Many people who by the grace of God have never been “had” by the devil wrongly assume that all departures from godliness are nothing but rebellion and proofs of inauthenticity. They have no idea of the suffering involved when someone with a genuine heart for God slips from the path.
I don’t know how many times I’ve repeated the statement I’m about to make, but I’ll keep saying it until at least one skeptic hears, “Not everyone in a stronghold of sin is having a good time.”
The times in my life when the powers of darkness seemed to rage most violently against me were seasons when I had never loved God more. I was not walking in sin prior to either of the times I fought my hardest battles with the kingdom of darkness.
In 2 Corinthians 11:3, the apostle Paul wrote: “But [now] I am fearful, lest that even as the serpent beguiled Eve by his cunning, so your minds may be corrupted and seduced from wholehearted and sincere and pure devotion to Christ” (The Amplified Bible).
How does a wholeheartedly, sincerely, and purely devoted servant of Jesus Christ become vulnerable to demonic seduction? If you’re thinking, Surely there is something that the enemy is latching onto, you are absolutely right. At the same time I will tell you that the thing Satan latches onto often is not sin.
How the Godly are Beguiled None of us is ever sinless, but where this kind of victim is concerned, the enemy more often latches onto weakness–a hidden spot of vulnerability. Satan knows that weakness can turn to sin in a heartbeat when exposed to the right amount of pressure.
I have become more and more convinced that victims of seduction share certain vulnerabilities at the time of their attacks. Please consider carefully this list of the weaknesses that many Christians carry in their hearts, minds and souls.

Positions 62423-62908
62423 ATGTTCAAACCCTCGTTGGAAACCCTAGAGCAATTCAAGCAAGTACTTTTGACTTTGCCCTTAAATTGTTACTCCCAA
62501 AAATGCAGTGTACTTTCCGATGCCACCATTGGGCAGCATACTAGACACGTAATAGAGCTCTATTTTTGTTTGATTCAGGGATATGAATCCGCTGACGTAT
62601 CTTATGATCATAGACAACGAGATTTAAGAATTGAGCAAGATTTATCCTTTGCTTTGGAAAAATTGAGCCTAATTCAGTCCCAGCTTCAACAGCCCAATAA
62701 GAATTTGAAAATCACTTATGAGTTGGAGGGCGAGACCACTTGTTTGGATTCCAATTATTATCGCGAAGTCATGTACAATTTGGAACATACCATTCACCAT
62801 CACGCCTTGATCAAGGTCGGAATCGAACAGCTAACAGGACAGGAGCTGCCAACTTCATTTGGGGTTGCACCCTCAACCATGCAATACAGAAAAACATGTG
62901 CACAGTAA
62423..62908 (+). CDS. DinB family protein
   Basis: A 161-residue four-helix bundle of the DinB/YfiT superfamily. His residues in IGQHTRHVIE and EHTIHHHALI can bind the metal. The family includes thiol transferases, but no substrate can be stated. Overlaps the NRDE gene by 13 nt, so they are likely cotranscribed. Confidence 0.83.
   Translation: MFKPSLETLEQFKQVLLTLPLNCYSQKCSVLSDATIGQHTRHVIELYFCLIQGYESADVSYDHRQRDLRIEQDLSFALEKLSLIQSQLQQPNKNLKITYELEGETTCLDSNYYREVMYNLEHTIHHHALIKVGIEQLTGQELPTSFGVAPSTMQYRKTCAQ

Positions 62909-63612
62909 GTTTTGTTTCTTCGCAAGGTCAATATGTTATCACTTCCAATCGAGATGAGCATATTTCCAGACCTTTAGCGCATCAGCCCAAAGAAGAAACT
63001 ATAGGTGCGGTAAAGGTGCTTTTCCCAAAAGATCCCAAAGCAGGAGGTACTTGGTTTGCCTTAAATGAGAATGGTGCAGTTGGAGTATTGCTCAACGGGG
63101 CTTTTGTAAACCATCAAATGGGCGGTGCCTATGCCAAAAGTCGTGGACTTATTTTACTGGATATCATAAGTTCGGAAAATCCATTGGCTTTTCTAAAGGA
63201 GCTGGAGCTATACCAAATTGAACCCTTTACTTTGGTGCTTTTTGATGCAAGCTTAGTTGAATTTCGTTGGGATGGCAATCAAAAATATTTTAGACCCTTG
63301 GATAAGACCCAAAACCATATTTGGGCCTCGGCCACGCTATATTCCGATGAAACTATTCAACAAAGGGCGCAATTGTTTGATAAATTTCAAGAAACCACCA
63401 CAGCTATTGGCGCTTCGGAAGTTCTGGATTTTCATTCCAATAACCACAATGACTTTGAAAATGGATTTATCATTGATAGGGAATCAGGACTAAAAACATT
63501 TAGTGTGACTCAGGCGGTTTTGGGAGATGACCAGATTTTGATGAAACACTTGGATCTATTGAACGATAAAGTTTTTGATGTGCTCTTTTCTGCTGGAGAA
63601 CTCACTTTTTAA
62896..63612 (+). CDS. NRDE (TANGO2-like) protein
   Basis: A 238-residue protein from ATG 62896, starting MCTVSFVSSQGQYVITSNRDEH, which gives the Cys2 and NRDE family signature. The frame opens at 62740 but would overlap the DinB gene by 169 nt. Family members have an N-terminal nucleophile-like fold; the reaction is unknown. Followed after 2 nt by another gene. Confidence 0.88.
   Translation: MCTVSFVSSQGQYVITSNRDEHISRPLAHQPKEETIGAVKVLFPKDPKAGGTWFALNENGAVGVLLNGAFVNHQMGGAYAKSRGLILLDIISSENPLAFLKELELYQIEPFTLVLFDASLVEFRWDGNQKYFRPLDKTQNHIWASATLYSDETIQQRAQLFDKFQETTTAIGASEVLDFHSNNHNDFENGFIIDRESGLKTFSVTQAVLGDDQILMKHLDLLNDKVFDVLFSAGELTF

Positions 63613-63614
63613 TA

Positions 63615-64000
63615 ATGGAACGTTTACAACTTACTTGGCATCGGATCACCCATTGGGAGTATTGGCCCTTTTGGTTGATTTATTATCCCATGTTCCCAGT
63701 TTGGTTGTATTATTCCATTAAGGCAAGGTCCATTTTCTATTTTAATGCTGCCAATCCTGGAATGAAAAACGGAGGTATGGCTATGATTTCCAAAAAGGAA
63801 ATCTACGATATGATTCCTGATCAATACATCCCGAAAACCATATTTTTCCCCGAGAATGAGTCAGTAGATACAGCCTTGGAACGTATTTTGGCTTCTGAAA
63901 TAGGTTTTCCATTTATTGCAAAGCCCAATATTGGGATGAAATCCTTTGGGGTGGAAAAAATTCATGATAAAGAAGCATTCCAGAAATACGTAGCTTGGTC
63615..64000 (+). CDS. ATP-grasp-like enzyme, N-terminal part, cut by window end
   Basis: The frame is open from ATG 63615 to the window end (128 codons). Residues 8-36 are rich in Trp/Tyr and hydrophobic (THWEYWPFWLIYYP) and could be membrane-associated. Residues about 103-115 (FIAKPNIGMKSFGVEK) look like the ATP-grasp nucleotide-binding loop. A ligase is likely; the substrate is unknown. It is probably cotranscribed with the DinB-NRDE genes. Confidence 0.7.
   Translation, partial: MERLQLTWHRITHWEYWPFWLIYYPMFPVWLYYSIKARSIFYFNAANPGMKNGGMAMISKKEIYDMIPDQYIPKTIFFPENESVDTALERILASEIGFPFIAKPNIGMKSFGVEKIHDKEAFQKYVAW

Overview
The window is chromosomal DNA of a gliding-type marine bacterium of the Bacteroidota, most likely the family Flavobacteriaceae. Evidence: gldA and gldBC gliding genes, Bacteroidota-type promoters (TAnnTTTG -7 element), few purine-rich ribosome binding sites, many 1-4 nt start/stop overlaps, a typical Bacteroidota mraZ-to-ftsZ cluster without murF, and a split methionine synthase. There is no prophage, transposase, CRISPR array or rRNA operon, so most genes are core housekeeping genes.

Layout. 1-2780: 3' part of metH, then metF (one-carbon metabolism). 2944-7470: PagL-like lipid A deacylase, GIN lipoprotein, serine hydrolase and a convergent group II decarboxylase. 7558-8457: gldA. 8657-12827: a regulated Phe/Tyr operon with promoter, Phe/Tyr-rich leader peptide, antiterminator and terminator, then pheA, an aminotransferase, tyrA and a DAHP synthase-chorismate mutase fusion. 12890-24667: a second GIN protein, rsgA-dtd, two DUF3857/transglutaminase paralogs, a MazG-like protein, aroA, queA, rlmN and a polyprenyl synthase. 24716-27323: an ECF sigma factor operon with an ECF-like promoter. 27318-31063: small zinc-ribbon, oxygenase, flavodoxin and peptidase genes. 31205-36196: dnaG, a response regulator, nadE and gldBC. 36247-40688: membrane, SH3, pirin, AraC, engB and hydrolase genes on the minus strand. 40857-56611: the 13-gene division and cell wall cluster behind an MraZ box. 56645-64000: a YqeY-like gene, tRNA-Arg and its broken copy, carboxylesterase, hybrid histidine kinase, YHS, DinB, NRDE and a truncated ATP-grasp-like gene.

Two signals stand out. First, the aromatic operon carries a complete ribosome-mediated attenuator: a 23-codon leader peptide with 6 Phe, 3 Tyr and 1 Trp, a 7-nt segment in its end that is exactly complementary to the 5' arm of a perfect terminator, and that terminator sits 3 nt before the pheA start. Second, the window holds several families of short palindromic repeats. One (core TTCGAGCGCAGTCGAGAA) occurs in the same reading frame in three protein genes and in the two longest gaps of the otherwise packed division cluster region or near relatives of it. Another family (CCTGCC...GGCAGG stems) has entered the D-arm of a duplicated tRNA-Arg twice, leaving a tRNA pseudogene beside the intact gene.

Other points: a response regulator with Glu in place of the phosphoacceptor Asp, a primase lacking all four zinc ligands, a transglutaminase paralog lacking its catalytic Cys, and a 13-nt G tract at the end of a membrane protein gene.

1. Ignorance. Without exception, the No. 1 element that sets believers up for seduction is ignorance. Throughout the remainder of the list, you will see signs of ignorance–things the seduced did not know.
Speaking of the high priest who served in the Old Testament tabernacle, the writer of Hebrews said, “He is able to deal gently with those who are ignorant and are going astray, since he himself is subject to weakness” (Heb. 5:2, NIV). We are at great risk of going astray over ignorance and weakness.
In The Amplified Bible, 2 Corinthians 2:11 tells us to forgive, “to keep Satan from getting the advantage over us; for we are not ignorant of his wiles and intentions.” The apostle Paul and his well-educated crew may not have been ignorant of Satan’s schemes, but most of us are.
How many times have I looked at some of the ways I allowed Satan to defeat me in the past and cried to myself: “How could you be so stupid! You idiot! Haven’t you learned anything?”
Long after I was set free, I was still punishing myself unmercifully. So much so, the self-condemnation became its own form of bondage.
The last thing I want to do is give the enemy another moment’s satisfaction. That’s exactly what self-condemnation does. Let’s be delivered from it.
2. Spiritual passion that exceeds biblical knowledge. The Scriptures talk about the serpent getting to our hearts through our minds (see 2 Cor. 11:3). The person described in this verse has wholehearted devotion to Christ, but his mind still is vulnerable.
Most of our minds are, too–until we have a horrible scare that teaches us to love God with our whole mind and not just our whole heart. The church in Corinth was passionate but lacked the knowledge to provide a firm foundation.
Paul’s thesis on tearing down strongholds is this: “Casting down imaginations, and every high thing that exalteth itself against the knowledge of God” (2 Cor. 10:5, KJV). If we don’t have the knowledge of God, we are ill-equipped to recognize imaginations that are exalting themselves over God